The early weeks of pregnancy are fragile—and confusing. Here, the answers to your questions.
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Connie L. Agnew, M.D., answers your questions about pregnancy.
What is Rh disease?
My blood type is A-negative and my husband's is B-positive. I'm 14 weeks pregnant, and my doctor said I'll need to get a shot after my amniocentesis to head off Rh disease. What is this?
Rh disease is a possibility only when a mother's blood is Rh-negative, the father is Rh-positive and their baby is Rh-positive. Under those circumstances, if a pregnant woman's circulating blood is exposed to fetal blood cells--such as during a medical procedure, an abdominal trauma or, most likely, during delivery--her immune system may respond by producing antibodies to destroy the Rh-positive cells. Without treatment, this could put a developing baby at risk for serious anemia and other complications.
To prevent this disease, all Rh-negative mothers are given an injection of anti-D immunoglobulin (also called Rhogam) after medical procedures such as amniocentesis and as a prophylactic measure at 28 weeks gestation; mothers of Rh-positive babies also are given an injection within 72 hours of childbirth. This helps confer protection for future pregnancies by keeping a woman's body from storing an "immune memory" of her baby's Rh-positive cells.
New help for gestational diabetes
I had gestational diabetes six years ago. I'd like to get pregnant again and heard about a treatment for this condition that uses oral antihypoglycemics rather than insulin. What is it?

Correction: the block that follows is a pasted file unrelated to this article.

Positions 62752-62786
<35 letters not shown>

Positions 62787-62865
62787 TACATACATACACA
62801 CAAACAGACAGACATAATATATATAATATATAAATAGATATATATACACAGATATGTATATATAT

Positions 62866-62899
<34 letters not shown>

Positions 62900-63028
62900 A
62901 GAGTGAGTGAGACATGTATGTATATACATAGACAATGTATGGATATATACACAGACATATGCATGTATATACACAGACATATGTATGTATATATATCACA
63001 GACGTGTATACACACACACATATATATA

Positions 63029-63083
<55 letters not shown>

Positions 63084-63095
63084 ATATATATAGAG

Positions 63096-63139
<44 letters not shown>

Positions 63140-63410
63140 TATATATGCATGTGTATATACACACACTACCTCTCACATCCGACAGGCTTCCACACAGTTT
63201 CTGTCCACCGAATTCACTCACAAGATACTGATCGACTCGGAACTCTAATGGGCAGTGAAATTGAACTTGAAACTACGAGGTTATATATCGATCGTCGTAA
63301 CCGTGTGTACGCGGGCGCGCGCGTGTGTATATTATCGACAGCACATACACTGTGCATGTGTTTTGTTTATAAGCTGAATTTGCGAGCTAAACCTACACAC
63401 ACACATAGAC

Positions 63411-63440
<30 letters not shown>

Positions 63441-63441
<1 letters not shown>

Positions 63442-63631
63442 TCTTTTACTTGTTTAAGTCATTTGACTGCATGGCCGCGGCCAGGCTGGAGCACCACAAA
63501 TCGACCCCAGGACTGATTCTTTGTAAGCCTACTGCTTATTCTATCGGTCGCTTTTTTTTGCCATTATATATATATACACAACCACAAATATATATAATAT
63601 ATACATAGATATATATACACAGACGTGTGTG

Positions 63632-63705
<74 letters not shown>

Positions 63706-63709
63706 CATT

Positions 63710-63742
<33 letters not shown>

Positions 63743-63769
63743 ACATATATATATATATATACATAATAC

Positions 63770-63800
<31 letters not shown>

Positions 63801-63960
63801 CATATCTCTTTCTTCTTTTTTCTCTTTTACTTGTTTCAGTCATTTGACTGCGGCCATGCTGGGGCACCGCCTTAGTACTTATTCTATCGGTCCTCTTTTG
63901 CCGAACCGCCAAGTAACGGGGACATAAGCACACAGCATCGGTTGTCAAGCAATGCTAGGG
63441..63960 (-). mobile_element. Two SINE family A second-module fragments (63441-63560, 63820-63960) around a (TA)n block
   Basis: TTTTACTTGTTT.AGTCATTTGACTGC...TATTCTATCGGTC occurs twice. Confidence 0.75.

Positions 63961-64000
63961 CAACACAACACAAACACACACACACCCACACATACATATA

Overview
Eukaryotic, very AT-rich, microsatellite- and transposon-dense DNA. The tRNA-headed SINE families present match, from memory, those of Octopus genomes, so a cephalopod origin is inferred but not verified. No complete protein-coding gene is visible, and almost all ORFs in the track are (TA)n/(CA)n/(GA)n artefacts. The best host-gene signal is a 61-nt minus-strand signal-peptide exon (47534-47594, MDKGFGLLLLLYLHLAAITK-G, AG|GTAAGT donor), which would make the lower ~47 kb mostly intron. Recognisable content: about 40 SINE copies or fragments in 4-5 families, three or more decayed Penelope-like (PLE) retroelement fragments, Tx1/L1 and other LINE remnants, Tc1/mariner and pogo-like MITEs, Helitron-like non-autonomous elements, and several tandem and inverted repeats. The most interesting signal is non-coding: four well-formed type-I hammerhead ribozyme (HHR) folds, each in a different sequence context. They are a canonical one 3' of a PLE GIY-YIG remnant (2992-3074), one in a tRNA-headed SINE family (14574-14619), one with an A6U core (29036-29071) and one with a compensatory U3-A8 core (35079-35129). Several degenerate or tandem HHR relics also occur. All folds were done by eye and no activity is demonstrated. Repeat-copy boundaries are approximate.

Since you have a history of gestational diabetes, there is a strong likelihood that you'll develop it again, so you're wise to ponder your options. In the past, if diet and exercise did not bring blood-sugar levels under control, doctors prescribed insulin--an effective treatment, but one that often required daily injections. Today, there's a medication called Glyburide that can be as effective as insulin. Since it's taken orally, it is easier to administer than insulin injections. And because it does not cross the placenta, it poses no risk to the fetus.
Glyburide does have potential side effects, including causing low blood sugar if you're not eating properly. But tracking your food intake, exercise and blood-sugar levels throughout the day can help you head off problems.
Prudence and the pill
I want to have a baby, so I just stopped taking my birth-control pills. Could the hormones hurt the fetus if I conceive right away?
It will likely take several months for your body to resume ovulation and a normal menstrual cycle after stopping your oral contraceptives, which means you probably won't get pregnant right away. But even if you do conceive immediately after discontinuing your pills, the hormones will not be present in your body at a level that would be a problem for your baby. On the other hand, if you want to attend to your health before getting pregnant (such as losing a few pounds or quitting smoking), consider using a barrier method of contraception, such as a diaphragm, or have your partner wear a condom for a few months after discontinuing your pills.